Do we really deserve that shameful label or do we simply have basic human needs?
The word “neediness” may refer to what Buddhism calls clinging and craving. We perpetuate our suffering through desperately craving things outside of ourselves. Underlying this tendency is a sense of emptiness and a lack of self-nurturing resources. However, many people are so afraid of seeing themselves as needy, that they try to jettison their unavoidable human need for loving connections.
We grow up in a society that worships independence. Having needs for something outside of ourselves is often viewed as a weakness. We internalize the message that we should be “strong,” which we interpret as standing on our own two feet without needing support from others.
Sadly, this egocentric view keeps us in a prison of isolation. Gradually, our love receptors may become clogged and atrophy; our lives lose vibrancy and we’re more subject to depression and despair.
The science of attachment theory reveals that we’re wired for connection. This not only applies to children. Adults also need strong bonds to maintain vibrant emotional and physical health. In short, we need each other to be happy and fulfilled.
Most of us would agree with the concept that we need love and connection to thrive. Yet practically speaking, we may have difficultly asking for what we want. Rather than request help or seek the affection and intimacy we long for, we rein ourselves in. We keep our sacred longings well-hidden.
Our self-talk might go something like this: “You’re too needy. You’ll be judged as weak. Don’t push people away with your neediness. You can only depend on yourself. Don’t risk reaching out for support — you’ll just embarrass yourself.”
This toxic internal dialogue keeps us shut down and disconnected.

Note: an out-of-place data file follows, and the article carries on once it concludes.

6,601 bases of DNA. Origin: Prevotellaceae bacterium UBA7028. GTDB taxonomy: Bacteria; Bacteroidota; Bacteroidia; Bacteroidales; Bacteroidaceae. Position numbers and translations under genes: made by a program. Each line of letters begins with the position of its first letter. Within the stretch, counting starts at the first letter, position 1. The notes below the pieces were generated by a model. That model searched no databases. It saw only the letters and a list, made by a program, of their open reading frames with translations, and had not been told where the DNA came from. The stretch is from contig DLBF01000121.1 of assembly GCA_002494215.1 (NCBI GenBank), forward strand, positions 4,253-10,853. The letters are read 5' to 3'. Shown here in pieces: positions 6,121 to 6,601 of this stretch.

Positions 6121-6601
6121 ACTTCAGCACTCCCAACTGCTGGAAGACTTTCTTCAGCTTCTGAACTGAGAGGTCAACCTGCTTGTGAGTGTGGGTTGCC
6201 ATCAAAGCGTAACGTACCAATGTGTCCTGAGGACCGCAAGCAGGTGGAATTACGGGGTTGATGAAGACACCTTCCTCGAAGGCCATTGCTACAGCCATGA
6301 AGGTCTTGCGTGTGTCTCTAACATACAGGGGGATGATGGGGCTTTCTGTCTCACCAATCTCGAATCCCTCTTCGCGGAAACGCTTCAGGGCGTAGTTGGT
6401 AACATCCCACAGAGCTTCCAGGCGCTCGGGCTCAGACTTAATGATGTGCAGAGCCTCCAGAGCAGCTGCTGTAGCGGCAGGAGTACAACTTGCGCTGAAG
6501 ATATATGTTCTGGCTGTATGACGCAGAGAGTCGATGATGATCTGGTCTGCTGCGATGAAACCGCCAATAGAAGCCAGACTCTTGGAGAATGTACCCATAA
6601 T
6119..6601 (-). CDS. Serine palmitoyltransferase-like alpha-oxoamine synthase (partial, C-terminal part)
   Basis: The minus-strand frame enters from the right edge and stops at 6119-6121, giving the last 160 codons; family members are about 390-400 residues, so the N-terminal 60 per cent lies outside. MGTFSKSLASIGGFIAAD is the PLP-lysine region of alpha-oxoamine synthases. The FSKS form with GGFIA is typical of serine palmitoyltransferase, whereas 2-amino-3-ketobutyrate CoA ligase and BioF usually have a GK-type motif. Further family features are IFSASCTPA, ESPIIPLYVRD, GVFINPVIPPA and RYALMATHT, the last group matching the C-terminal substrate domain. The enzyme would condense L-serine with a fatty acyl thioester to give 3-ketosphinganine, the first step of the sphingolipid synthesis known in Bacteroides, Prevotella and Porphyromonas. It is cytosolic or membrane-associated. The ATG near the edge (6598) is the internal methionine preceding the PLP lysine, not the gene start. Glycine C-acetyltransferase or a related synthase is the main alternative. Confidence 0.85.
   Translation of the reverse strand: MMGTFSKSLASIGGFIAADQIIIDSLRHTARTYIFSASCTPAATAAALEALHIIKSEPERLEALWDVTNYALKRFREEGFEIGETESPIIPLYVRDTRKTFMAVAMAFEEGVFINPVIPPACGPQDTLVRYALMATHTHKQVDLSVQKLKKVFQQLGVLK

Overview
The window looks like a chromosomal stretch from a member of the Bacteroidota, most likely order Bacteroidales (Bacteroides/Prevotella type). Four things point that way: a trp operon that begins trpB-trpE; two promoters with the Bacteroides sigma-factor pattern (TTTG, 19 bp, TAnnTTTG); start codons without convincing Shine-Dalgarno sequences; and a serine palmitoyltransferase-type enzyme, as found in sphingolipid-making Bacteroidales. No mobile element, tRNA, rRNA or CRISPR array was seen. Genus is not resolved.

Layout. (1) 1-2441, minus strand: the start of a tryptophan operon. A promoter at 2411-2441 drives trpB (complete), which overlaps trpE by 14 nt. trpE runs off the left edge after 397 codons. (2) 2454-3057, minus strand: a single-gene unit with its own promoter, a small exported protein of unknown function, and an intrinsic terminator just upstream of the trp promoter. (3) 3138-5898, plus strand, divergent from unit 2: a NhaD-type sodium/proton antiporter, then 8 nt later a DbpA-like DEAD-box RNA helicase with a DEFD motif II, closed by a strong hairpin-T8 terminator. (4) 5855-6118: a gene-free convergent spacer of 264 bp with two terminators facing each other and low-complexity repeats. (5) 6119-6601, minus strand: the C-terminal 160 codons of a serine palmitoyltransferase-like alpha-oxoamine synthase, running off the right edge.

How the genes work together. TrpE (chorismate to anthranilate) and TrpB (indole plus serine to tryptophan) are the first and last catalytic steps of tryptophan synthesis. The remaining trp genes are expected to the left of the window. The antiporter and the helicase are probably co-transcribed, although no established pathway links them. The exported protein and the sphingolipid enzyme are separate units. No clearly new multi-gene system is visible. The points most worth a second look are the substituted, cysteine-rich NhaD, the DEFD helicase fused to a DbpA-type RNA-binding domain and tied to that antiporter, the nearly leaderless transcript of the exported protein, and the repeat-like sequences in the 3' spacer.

Fearing rejection or being shamed as needy, we may rarely show our needs or even acknowledge them to ourselves. But perhaps what we judge as “neediness” is merely a legitimate need for contact. If we can recognize the shame that prevents us from having needs (and stop confusing it with neediness), we can allow ourselves to honor our desires, wants, and preferences and courageously express them, when appropriate.
As we shed the scarlet letter that brands us as “needy,” we can authentically share our humanity with each other. This can be tender, soulful and vulnerable. It requires true strength to be so vulnerable.
Rather than seek contact from a place of entitlement, manipulation, or pressure, we can extend ourselves with a vulnerable humility and be willing to take “no” for an answer. Reaching out with no guarantees takes tremendous courage. It becomes less scary as we learn to gently attend to the feelings of rejection and hurt that are part of being human.
Redefining what it means to be strong is a central part of a cultural transformation that is gradually taking place. The old world view of strength is an ego-centered one, leading to destructive relationships and world conflicts. As we make peace with who we really are, how we’re wired, and what brings inner peace and fulfillment, we’re doing our part to create harmonious relations and cultivate peace in our world.
Flickr image by Prarie Kitten
This post currently has
You can read the comments or leave your own thoughts.
Last reviewed: By John M. Grohol, Psy.D. on 16 May 2014
Published on PsychCentral.com. All rights reserved.
Amodeo, J. (2014). Honoring Our Needs Doesn’t Mean We’re Needy. Psych Central. Retrieved on October 21, 2014, from http://psychcentral.com/blog/archives/2014/05/15/honoring-our-needs-doesnt-mean-were-needy/